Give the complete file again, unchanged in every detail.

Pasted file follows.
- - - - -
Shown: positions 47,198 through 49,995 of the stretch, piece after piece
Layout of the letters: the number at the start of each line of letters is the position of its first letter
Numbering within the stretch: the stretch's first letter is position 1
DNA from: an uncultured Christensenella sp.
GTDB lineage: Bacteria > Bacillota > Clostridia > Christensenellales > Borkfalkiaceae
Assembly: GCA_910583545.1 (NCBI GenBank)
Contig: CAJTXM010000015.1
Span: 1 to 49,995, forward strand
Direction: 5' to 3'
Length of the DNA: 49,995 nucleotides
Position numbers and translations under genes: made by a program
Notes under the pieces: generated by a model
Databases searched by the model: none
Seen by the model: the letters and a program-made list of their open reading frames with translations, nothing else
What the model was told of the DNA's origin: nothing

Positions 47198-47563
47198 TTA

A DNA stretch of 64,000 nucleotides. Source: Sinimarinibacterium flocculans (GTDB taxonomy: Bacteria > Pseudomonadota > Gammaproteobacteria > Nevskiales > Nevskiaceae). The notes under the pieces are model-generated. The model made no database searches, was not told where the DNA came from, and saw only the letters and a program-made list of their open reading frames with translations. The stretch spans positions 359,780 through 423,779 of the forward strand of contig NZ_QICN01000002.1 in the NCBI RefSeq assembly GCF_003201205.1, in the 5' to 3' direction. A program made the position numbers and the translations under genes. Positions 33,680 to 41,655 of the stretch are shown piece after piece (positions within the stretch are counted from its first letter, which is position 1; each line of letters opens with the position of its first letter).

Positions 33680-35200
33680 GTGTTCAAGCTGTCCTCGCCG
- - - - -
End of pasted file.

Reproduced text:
Shown: positions 47,198 through 49,995 of the stretch, piece after piece
Layout of the letters: the number at the start of each line of letters is the position of its first letter
Numbering within the stretch: the stretch's first letter is position 1
DNA from: an uncultured Christensenella sp.
GTDB lineage: Bacteria > Bacillota > Clostridia > Christensenellales > Borkfalkiaceae
Assembly: GCA_910583545.1 (NCBI GenBank)
Contig: CAJTXM010000015.1
Span: 1 to 49,995, forward strand
Direction: 5' to 3'
Length of the DNA: 49,995 nucleotides
Position numbers and translations under genes: made by a program
Notes under the pieces: generated by a model
Databases searched by the model: none
Seen by the model: the letters and a program-made list of their open reading frames with translations, nothing else
What the model was told of the DNA's origin: nothing

Positions 47198-47563
47198 TTA

A DNA stretch of 64,000 nucleotides. Source: Sinimarinibacterium flocculans (GTDB taxonomy: Bacteria > Pseudomonadota > Gammaproteobacteria > Nevskiales > Nevskiaceae). The notes under the pieces are model-generated. The model made no database searches, was not told where the DNA came from, and saw only the letters and a program-made list of their open reading frames with translations. The stretch spans positions 359,780 through 423,779 of the forward strand of contig NZ_QICN01000002.1 in the NCBI RefSeq assembly GCF_003201205.1, in the 5' to 3' direction. A program made the position numbers and the translations under genes. Positions 33,680 to 41,655 of the stretch are shown piece after piece (positions within the stretch are counted from its first letter, which is position 1; each line of letters opens with the position of its first letter).

Positions 33680-35200
33680 GTGTTCAAGCTGTCCTCGCCG